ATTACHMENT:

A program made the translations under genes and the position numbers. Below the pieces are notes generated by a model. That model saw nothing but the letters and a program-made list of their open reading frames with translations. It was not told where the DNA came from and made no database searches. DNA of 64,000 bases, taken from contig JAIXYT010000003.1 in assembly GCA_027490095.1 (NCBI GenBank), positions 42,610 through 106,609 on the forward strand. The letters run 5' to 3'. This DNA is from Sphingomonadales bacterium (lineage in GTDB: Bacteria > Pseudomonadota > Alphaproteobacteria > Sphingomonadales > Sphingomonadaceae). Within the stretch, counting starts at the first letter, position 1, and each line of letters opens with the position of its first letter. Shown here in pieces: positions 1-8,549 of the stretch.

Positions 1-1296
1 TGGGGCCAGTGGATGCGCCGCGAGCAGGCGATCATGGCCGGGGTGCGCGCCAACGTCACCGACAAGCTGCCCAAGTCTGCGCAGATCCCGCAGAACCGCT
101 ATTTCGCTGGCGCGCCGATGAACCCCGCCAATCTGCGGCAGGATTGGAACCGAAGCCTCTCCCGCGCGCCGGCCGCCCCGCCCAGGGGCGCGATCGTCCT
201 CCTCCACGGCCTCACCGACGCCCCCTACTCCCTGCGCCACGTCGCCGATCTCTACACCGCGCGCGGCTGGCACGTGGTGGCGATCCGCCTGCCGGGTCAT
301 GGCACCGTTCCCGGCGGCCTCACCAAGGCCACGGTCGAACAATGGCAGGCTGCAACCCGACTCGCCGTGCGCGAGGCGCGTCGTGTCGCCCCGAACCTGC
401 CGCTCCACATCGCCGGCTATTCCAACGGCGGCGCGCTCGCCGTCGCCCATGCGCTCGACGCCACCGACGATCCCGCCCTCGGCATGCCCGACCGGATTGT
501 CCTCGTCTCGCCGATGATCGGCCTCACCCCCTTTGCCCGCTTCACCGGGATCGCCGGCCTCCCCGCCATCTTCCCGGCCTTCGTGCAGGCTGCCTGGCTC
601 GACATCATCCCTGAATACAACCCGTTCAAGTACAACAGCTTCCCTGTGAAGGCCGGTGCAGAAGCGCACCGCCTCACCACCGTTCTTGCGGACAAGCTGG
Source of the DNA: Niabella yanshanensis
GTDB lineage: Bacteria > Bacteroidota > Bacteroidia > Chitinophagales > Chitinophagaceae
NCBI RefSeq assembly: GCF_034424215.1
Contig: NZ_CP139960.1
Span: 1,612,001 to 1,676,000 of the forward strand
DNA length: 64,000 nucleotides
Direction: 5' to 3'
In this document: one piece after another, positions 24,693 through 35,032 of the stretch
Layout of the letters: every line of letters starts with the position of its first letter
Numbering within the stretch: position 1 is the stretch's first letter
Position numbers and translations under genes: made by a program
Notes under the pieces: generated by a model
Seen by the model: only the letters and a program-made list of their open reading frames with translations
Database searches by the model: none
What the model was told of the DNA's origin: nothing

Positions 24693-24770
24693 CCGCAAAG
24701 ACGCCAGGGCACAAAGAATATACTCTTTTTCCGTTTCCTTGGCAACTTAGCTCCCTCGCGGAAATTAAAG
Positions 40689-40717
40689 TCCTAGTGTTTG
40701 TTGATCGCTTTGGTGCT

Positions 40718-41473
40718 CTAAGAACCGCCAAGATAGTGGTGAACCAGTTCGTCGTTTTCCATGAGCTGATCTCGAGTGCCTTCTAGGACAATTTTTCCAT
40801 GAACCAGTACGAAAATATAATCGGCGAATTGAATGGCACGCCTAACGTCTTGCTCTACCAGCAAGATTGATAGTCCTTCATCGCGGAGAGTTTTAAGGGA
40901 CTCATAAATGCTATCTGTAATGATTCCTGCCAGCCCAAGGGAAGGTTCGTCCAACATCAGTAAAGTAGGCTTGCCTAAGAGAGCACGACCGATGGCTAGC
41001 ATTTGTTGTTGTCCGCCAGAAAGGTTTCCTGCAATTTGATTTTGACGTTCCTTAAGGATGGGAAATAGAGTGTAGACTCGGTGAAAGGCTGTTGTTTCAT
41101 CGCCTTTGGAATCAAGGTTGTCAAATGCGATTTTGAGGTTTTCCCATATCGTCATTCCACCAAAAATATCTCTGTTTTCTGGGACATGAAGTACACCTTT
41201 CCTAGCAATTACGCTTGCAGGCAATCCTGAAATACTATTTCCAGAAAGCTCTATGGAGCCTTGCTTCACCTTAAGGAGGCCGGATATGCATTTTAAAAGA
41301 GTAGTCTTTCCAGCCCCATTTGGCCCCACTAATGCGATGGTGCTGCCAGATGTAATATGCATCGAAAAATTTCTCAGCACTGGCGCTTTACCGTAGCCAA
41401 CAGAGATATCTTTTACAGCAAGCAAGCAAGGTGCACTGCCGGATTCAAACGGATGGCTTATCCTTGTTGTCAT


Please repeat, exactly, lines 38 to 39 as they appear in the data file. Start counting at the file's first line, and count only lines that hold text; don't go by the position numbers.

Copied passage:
41301 GTAGTCTTTCCAGCCCCATTTGGCCCCACTAATGCGATGGTGCTGCCAGATGTAATATGCATCGAAAAATTTCTCAGCACTGGCGCTTTACCGTAGCCAA
41401 CAGAGATATCTTTTACAGCAAGCAAGCAAGGTGCACTGCCGGATTCAAACGGATGGCTTATCCTTGTTGTCAT